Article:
Many people are no strangers to depression and anxiety. At some point in their lives, they would have experienced a feeling of emptiness or loneliness, which clinically can be diagnosed as depression and severe anxiety. People are more prone to experience depression and severe anxiety as compared to other psychological disorders. It is a good thing that depression has already been clinically diagnosed and categorized with a list of symptoms and causes, which means that treatment programs have already been developed for it.
Anxiety and depression are often lumped together because they share many similar symptoms and one is often a symptom of the other. Treatments (therapy, medication) for both cases also overlap. Stress, fatigue, hopelessness, irritability, self-doubt, sadness, and anger are common symptoms of anxiety and depression.
The Relation Between Depression and Severe Anxiety
Studies have shown that about 58% of those people who suffer from depression also show symptoms of anxiety disorder. Because of the resemblance of symptoms, experts oftentimes agree that depression and severe anxiety occur at the same time. The level of the depression and severe anxiety is what makes the difference. There are currently two clinical terms used for when depression and severe anxiety merge with each other:
1. Agitated depression is anxiety depression characterized with heightened restlessness, insomnia, panic, a general sense of doom and suicide. It is actually a form of depression that presents itself as an anxiety.
2. Akathitic depression is anxiety depression characterized with suicide tendencies without symptoms of panic.
Because of the sometimes merging of these two psychological illnesses, medical experts agree that psychologists should take into consideration the presence of the symptoms of both depression and anxiety to have a more accurate diagnosis.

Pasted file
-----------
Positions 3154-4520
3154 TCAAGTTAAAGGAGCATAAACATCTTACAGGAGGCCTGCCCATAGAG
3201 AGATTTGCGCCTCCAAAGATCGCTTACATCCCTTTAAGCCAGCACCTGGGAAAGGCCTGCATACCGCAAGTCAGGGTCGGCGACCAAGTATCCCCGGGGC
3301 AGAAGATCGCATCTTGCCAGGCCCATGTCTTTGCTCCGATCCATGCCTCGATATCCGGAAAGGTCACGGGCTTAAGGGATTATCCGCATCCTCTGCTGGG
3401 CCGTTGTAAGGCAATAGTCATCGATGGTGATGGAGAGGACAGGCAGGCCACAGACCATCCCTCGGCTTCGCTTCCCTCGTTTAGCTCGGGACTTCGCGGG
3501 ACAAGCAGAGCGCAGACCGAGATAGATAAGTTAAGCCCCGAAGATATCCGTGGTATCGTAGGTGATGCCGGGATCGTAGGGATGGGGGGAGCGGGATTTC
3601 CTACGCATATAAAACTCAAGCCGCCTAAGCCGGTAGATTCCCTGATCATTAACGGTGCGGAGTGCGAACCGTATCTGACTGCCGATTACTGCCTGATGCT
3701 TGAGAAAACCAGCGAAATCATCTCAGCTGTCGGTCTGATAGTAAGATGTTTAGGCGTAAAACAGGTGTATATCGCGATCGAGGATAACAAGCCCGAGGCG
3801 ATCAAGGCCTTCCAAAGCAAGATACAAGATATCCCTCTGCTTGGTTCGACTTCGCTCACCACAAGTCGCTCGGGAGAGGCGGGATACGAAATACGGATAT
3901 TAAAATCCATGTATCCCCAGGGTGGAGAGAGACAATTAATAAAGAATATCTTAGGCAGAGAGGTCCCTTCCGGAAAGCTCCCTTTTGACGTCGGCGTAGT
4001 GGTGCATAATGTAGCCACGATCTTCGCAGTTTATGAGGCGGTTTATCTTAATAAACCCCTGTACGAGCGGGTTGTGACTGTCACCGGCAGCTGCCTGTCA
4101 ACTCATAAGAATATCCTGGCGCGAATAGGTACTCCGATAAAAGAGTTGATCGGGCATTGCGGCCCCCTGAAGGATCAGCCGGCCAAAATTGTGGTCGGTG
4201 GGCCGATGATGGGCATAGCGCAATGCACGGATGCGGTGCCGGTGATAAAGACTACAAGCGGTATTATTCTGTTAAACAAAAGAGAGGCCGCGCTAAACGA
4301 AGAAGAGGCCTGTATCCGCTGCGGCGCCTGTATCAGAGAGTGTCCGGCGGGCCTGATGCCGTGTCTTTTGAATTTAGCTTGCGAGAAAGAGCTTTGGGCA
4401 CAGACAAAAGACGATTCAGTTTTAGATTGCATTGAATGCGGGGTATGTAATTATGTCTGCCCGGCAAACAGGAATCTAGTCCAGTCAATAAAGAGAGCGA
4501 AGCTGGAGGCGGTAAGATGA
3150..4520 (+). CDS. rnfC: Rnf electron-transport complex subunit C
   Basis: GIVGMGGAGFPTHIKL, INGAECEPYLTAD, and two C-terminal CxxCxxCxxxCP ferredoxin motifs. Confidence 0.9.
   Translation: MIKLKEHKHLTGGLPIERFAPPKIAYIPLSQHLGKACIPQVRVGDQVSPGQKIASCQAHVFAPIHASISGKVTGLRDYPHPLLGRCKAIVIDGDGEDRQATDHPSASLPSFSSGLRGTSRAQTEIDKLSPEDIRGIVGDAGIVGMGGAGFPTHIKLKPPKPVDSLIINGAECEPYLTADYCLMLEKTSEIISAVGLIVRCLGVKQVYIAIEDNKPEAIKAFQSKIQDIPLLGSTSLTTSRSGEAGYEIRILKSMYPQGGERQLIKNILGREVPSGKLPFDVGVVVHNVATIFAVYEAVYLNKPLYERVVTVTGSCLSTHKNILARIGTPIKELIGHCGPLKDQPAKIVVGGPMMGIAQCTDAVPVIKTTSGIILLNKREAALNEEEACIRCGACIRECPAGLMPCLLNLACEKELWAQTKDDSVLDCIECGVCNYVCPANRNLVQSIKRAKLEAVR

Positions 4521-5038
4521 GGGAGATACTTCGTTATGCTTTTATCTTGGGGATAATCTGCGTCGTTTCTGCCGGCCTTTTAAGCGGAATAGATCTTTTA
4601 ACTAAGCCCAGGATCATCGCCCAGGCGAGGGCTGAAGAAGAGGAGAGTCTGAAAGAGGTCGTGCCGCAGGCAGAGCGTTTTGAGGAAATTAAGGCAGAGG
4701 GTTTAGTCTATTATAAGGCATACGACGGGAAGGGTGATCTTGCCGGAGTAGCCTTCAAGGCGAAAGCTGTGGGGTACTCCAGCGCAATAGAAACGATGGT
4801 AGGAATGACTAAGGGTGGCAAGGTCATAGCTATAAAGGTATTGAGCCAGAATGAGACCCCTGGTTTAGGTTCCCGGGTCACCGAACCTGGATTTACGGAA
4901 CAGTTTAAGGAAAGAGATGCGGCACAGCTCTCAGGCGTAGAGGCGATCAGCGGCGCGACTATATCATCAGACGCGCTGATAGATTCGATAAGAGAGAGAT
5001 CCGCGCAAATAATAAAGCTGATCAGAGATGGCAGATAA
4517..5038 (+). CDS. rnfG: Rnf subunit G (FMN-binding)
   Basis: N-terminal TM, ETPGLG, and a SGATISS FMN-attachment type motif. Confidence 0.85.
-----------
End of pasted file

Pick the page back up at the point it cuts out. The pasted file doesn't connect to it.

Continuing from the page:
Anxiety and Depression – Depression as an Illness, Anxiety as a Symptom
Since depression is associated with so many feelings, it often happens that a patient is diagnosed as having more than one type of depression.
The type of depression most associated with anxiety as a symptom is Bipolar or Manic Depression, which involves extreme mood fluctuations. Bipolar refers to the mood swings that divide into two parts: the ups (called mania, hence the illnesses other name) and the downs (depression).
During mania, patients experience an energy surge and euphoria or severe irritability and anger. Again, time is a key factor. Manic episodes can last all day for a week or longer.
It is during depression, that anxiety takes place, along with sadness, pessimism, and even guilt. This usually lasts for two weeks.
A two-week episode of anxiety may really be an episode of the downs that is part of bipolar depression that is why prolonged observation is needed to diagnose the exact illness.
If treatment seeks to address the root cause of the illness, then the distinction must be made between anxiety and depression.
Symptoms Of Depression
The feeling of sadness or emptiness that seems to overwhelm the person.
-Loss of focus.
-Mental and physical fatigue.
-Insomnia and other disturbed-sleep patterns.
-A noticeable change in appetite or loss of weight.
-Feelings of guilt, nervousness and other similar emotions at an intense level.
Symptoms Of Anxiety
-A feeling of choking leading to a sense of shortness of breath.
-Nausea and dizziness.
-Losing a sense of reality.
-Trembling and sweating.
-Numbness and tingling sensations.
-Hot flushes or chills.
Anxiety attacks that often recur are symptoms of some type of mental illness. Depression is a frequent cause. A lot of phobias can be accompanied by anxiety attacks. One of the most effective treatments for anxiety attacks is cognitive behavioral therapy. This form of therapy focuses on the modifying the thinking patterns of patients. Many psychologists have observed that during anxiety attacks people over-exaggerate their fears and have irrational thoughts.
Techniques done to modify these behaviors include forcing patients to modify thinking patterns. They are instructed to force themselves to think about other things when an attack happens. Doing this repeatedly can discipline the mind of the patient – this breaks the unhealthy habit.
Another method that psychologists use to help treat patients is to train them to do breathing exercises. This involves making them take deep breaths at the onset of anxiety attacks. This improves oxygen intake, relaxes, and calms down the individual. Psychologists also use other stress relief and calming techniques, but these will depend on the patient. Using medication to treat an anxiety attack symptom is the last resort.